California 10/05/12 inlandnewstoday.com: For the first time in nearly a decade, bubonic plague has been confirmed in Riverside County.  State health officials said Thursday that a ground squirrel tested positive. It was found during routine testing at the Fern Basin campground in the San Jacinto Mountains north of Idyllwild. It’s an area where similar findings were an annual occurrence in the 1990’s. Bubonic plague is a bacterial disease that can be transmitted from wild rodents to humans through bites from infected fleas. Campers are being warned to stay away from squirrels and other wild animals.

Lyme Disease:

National 10/05/12 petsandparasites.org: by Dr. Chris Carpenter – The Companion Animal Parasite Council (CAPC) 2012 Fall Lyme Disease Forecast calls for increased risk in the Northeast and Mid-Atlantic region, the upper Midwest, the Southeastern United States and all along the West Coast. The disease incidence is steadily spreading southward, even into some areas traditionally free or with low incidence of Lyme disease such as the Midwest and parts of the Southeast. The Northeast continues as the most Lyme endemic region of the country. – For complete article see http://www.petsandparasites.org/about-capc/

Mountain Lion Sightings:

Idaho 10/05/12 Ada County: A Boise police bicycle officer saw a mountain lion at about 9:30 a.m. Friday, according to a release from the police department. The cat was spotted beyond 31st and Pleasanton streets in a remote gravel area. The animal fled the area, and officers were unable to locate it. Police are consulting with Idaho Fish & Game officials. The Friday morning sighting was the fifth since Wednesday. – See http://www.bellinghamherald.com/2012/10/05/2718042/cougar-sighting-friday-morning.html

Coyote Attacks:

California 10/05/12 Orange County: A Tustin family says their small dog was fatally injured by a coyote in their Laurelwood neighborhood front yard last month. So far this year, local police have reported 13 coyote sightings near Bryan Avenue and Jamboree Road, about 2 miles from Laurelwood. – See http://www.ocregister.com/news/coyote-373645-coyotes-residents.html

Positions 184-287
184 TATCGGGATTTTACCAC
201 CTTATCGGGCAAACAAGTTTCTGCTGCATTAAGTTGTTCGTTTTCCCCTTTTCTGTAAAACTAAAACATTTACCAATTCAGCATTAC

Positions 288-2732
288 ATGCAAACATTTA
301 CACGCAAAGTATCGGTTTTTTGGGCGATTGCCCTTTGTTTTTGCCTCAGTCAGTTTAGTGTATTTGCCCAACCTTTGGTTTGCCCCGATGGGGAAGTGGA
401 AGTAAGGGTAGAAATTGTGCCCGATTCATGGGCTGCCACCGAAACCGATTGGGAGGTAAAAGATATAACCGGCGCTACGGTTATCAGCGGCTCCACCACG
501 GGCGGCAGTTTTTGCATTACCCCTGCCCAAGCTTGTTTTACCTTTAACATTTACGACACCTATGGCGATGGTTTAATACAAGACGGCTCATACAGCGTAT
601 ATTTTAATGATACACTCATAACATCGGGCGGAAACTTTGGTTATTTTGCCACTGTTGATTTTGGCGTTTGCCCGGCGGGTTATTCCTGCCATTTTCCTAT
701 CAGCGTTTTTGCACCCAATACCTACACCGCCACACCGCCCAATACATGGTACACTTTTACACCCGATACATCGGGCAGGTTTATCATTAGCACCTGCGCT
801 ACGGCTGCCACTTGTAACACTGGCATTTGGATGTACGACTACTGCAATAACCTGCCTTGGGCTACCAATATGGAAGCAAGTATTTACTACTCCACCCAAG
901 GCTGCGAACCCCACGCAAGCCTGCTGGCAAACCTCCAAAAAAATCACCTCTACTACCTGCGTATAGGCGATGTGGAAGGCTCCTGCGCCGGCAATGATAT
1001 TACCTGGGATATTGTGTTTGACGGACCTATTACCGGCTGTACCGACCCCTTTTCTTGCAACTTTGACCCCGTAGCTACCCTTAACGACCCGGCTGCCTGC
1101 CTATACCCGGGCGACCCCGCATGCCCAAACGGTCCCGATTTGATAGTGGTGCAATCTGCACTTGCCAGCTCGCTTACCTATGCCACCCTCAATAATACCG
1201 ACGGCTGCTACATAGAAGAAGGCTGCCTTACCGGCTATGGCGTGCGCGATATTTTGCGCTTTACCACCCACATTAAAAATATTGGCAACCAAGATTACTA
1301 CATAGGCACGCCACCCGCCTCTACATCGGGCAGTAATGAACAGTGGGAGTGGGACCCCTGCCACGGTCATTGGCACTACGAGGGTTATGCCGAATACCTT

Florida 10/05/12 Orange County: Residents in Dr. Phillips are petitioning to have coyotes removed after several family pets were killed. They say sightings occur on a daily basis and their afraid to allow pets, or even small children, out of their sight. – See http://www.cfnews13.com/content/news/cfnews13/news/article.html/content/news/articles/cfn/2012/10/5/neighbors_start_peti.html

Illinois 10/05/12 DuPage County: Local police report two small dogs survived a coyote attack on September 27th in the 2000 block of Stonebridge Court in Wheaton. One dog was treated for four bites on the neck and face. – See http://wheaton.patch.com/articles/dogs-survive-coyote-attack-in-wheaton

Illinois 10/05/12 DuPage County: A Winfield family says their dog, a Yorkshire terrier, was fatally injured by a coyote in their yard adjacent to the Illinois Prairie Path on Wednesday. – See http://abclocal.go.com/wls/story?section=news/local&id=8837288

Eastern Equine Encephalitis (EEE) & West Nile Virus (WNV):

California 10/06/12 Shasta County: Health officials have confirmed the county’s first human case of WNV this year. This person is the 217th human case of WNV in the state this year. – See http://anewscafe.com/2012/10/06/first-human-west-nile-virus-infection-of-2012-identified-in-shasta-county/

California 10/05/12 Merced County: Health officials confirm that a 26-year-old woman from Gustine has presented the first human case of WNV in the city this year. – See http://www.westsideconnect.com/2012/10/05/human-case-of-west-nile-in-gustine-2/

Colorado 10/05/12 Pueblo County: Health officials have confirmed one human case of WNV in the city of Pueblo, and suspects another. – See http://www.chieftain.com/news/local/puebloan-contracts-west-nile-virus/article_5bb26fc6-0f46-11e2-b001-001a4bcf887a.html

Florida 10/05/12 Jackson County: Health officials have reported a human case of WNV in the county, and a horse stabled on Sellers Road between Malone and Campbellton has tested positive for EEE. – See http://www2.jcfloridan.com/news/2012/oct/05/west-nile-eee-reported-jackson-county-ar-4693739/

Louisiana 10/05/12 dhh.louisiana.gov: Update – State health officials have confirmed 25 new human cases of WNV, but not new deaths occurred this week. So far this year, 305 human cases of WNV have been reported, including 11 WNV-related deaths. – See http://www.dhh.louisiana.gov/index.cfm/newsroom/detail/2651

Vermont 10/06/12 Essex County: Health officials have confirmed that a second person in the state has been infected with WNV and is recovering. – See http://www.reformer.com/latestnews/ci_21711420/second-case-west-nile-identified-vermont